Bob visits the Kromer Kap Kulture Klub

Some of our loyal blog readers may remember a post from a few years ago when we introduced you to the Kromer Kap Kulture Klub.  Well, we’re happy to say that this year, our CEO, Bob Jacquart, joined them for a meal.

A brief refresher: The Klub is a group of men who gather each year at a no-power, no-plumbing log cabin north of Gleason, Wisconsin for deer season.  All Klub members, of course, wear a Kromer.  Members receive an official Certificate of Membership, plus honorary, non-voting stock in Kromer Kap Kulture Klub, LLC.

Bob had promised the Klub that one day he would bring pasties to the cabin for dinner. This November on a -6 degree night, he did just that, and took some great pictures that we would like to share. The first photo shows Bob (center) with two members of the Klub.

This next photo shows the full Kromer Kap Kulture Klub.  Notice the one young man on the left, the only one with a red cap?  That indicates he’s a Klub rookie – next year, he’ll be allowed to wear a black cap and the red one will be saved for the next rookie.

Bob brought pasties as promised, and brownies for dessert.  Since there is no oven in the cabin, Bob had to bring them preheated.

Also revealed that night was new plaque that would be set into the sidewalk come
springtime, commemorating the 30 year anniversary of the Kromer Kap Kulture Klub.  The plaque was a surprise to everyone except the man who made it that night.

We love to hear stories of fans who truly embrace the Kromer legend, and who even make it a part of their family and community traditions.

Do you have any Stormy Kromer traditions to share?

Bob and Stormy Kromer’s Baseball Bat

Stormy Kromer Bat
A few months ago, Bob got an odd voicemail message.  The caller stated that he had a ‘ceremonial’ baseball bat that had belonged to George Kromer and was wondering if anyone here at the company had an interest in it.

Indeed we did.

As it turns out, the bat was a part of George’s estate that had wound up with his estate attorney’s family.  After some negotiations involving Stormy Kromer apparel, the bat has found its way here to SK Headquarters.

The bat, a Louisville Slugger, has an inscription that reads:
TESTIMONIAL DINNER, GEO. STORMY KROMER, NOVEMBER 5, 1954.

Stormy Kromer Bat
You can see the bat on display here at Stormy Kromer when you come for one of our free factory tours – offered Monday through Friday at 1:30 pm.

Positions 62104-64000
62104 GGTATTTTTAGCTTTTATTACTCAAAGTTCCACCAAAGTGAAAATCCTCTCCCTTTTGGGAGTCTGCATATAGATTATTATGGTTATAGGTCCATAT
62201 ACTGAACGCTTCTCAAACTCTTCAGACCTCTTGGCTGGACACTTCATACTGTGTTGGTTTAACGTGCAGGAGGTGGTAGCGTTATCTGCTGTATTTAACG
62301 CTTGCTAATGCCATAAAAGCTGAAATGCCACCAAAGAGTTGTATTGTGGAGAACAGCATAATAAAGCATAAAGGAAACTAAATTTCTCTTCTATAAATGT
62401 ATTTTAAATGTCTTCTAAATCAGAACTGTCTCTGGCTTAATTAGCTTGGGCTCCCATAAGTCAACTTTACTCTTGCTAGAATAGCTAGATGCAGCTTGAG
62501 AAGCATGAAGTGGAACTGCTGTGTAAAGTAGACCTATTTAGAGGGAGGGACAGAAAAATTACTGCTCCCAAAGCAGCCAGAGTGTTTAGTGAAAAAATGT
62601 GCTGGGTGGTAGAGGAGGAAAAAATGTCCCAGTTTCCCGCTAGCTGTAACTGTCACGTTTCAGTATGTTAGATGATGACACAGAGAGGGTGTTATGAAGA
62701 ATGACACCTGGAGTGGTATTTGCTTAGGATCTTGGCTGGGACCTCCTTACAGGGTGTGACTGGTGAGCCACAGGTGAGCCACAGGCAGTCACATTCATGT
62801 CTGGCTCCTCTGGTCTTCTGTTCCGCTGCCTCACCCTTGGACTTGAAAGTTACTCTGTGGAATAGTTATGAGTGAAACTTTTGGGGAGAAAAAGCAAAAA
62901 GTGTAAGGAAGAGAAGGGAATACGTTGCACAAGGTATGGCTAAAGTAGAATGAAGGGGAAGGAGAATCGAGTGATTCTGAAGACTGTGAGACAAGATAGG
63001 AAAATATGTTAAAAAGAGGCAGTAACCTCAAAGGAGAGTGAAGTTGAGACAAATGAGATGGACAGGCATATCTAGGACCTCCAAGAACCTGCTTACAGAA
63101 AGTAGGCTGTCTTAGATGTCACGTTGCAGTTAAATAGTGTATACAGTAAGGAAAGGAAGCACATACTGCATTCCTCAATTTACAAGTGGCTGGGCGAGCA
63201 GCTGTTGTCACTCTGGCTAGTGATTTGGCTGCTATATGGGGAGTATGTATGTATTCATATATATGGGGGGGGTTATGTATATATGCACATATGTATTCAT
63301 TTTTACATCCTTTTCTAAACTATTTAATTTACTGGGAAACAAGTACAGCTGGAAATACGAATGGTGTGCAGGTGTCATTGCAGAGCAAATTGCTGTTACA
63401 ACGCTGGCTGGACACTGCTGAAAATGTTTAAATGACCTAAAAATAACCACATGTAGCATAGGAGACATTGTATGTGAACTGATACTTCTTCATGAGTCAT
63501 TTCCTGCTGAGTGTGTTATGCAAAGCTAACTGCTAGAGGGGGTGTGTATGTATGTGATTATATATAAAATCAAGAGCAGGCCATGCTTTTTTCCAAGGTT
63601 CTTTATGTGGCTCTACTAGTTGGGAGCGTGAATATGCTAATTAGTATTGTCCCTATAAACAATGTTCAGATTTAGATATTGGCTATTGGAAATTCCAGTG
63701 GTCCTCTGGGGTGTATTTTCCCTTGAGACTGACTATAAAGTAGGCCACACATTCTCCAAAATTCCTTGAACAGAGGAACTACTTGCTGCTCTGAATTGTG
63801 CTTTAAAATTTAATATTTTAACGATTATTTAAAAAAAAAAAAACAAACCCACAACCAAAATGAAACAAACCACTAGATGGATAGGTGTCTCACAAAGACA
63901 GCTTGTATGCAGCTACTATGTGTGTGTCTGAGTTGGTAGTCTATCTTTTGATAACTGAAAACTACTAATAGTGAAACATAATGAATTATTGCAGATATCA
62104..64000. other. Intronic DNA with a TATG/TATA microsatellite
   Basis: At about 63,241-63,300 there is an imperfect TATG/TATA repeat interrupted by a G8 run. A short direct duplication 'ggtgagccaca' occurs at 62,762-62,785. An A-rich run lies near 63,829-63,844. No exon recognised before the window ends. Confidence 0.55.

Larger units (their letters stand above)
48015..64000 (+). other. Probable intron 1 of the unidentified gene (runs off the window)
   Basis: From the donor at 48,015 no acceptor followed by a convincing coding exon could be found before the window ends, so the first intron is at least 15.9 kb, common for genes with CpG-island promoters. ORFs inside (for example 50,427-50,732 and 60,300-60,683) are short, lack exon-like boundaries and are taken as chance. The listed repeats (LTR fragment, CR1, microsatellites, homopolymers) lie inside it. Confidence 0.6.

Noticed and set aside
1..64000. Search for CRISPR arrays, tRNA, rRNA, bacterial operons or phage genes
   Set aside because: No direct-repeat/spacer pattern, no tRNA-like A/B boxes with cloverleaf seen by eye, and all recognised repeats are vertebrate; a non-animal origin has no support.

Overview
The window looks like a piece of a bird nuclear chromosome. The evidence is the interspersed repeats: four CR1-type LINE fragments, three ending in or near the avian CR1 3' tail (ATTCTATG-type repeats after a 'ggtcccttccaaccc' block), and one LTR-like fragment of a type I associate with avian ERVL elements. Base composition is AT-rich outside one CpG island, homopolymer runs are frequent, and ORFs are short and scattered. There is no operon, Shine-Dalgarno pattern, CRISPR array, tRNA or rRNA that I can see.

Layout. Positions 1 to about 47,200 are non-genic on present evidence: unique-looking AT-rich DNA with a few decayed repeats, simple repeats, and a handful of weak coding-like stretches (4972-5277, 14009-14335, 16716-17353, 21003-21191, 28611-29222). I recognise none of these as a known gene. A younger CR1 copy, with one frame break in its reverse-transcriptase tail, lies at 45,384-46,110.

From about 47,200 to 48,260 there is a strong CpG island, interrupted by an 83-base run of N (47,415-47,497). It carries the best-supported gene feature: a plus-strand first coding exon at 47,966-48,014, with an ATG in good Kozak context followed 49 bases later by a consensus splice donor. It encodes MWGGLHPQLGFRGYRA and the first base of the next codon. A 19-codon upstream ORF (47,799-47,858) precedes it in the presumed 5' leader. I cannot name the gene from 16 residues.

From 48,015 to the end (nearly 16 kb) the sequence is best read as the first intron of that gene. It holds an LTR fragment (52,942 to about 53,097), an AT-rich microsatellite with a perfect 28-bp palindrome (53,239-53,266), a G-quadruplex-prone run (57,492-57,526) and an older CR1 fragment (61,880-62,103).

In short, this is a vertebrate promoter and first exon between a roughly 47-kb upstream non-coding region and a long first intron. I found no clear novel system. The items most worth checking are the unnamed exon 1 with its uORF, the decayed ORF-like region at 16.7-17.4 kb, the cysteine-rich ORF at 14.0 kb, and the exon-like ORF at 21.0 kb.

Team Stormy

If you’ve read any of the previous “From the CEO” blog posts, you may recall that I am a pretty active cyclist.  I had a big birthday over Labor Day weekend and I really wanted to “fight” turning 60 by riding in a challenging event.

I learned about the Flambeau 40 – a 35-mile race held in Park Falls, Wisconsin – and I thought I would invite all of my biking friends to join me in riding and supporting a small-town event.

In a previous post, I shared a photo of a few of us sporting Stormy Kromer bike jerseys.  I haven’t kept an exact count, but I believe there are about 40 of these limited-edition jerseys out in the world. Sixteen of them showed up to join me on September 1st.  We made quite an impression in the racing crowd!

It was a gorgeous day.  During the ride, I realized that I was riding in a group with Dave (11 months older then me) and Rick (nine months older than me), two friends who grew up within a block of me.  Who could have imagined that three 14-year-old kids playing football near Ironwood High School would reunite at 60 to ride a 35-mile bike race!

This weekend reminded me what a wonderful life this is.  I’d love to hear any of your stories about how you’ve celebrated a milestone birthday!

Saturdays with Bob: One Customer at a Time

By Bob Jacquart, CEO

As I look back on my life’s journey, little did I know that the skills that I learned in my first part-time job would come full circle.  Back in the 7th grade, I put together bicycles, strollers and wagons at my Uncle King’s five-and-dime store.  My uncle encouraged me to meet and interact with the customers, even at that young age.  I quickly learned that I loved meeting new people – learning from them, hearing their stories, and helping them with whatever they needed.

As an adult, in the early days of my work at Jacquart Fabric Products, I made custom boat covers and learned to upholster furniture – two more areas in which I worked directly with the end customer.  I even began to pass my love of customer interaction on to my two daughters – they often came to work with me on Saturday mornings, where they learned to introduce themselves by looking people straight in the eye and shaking their hand.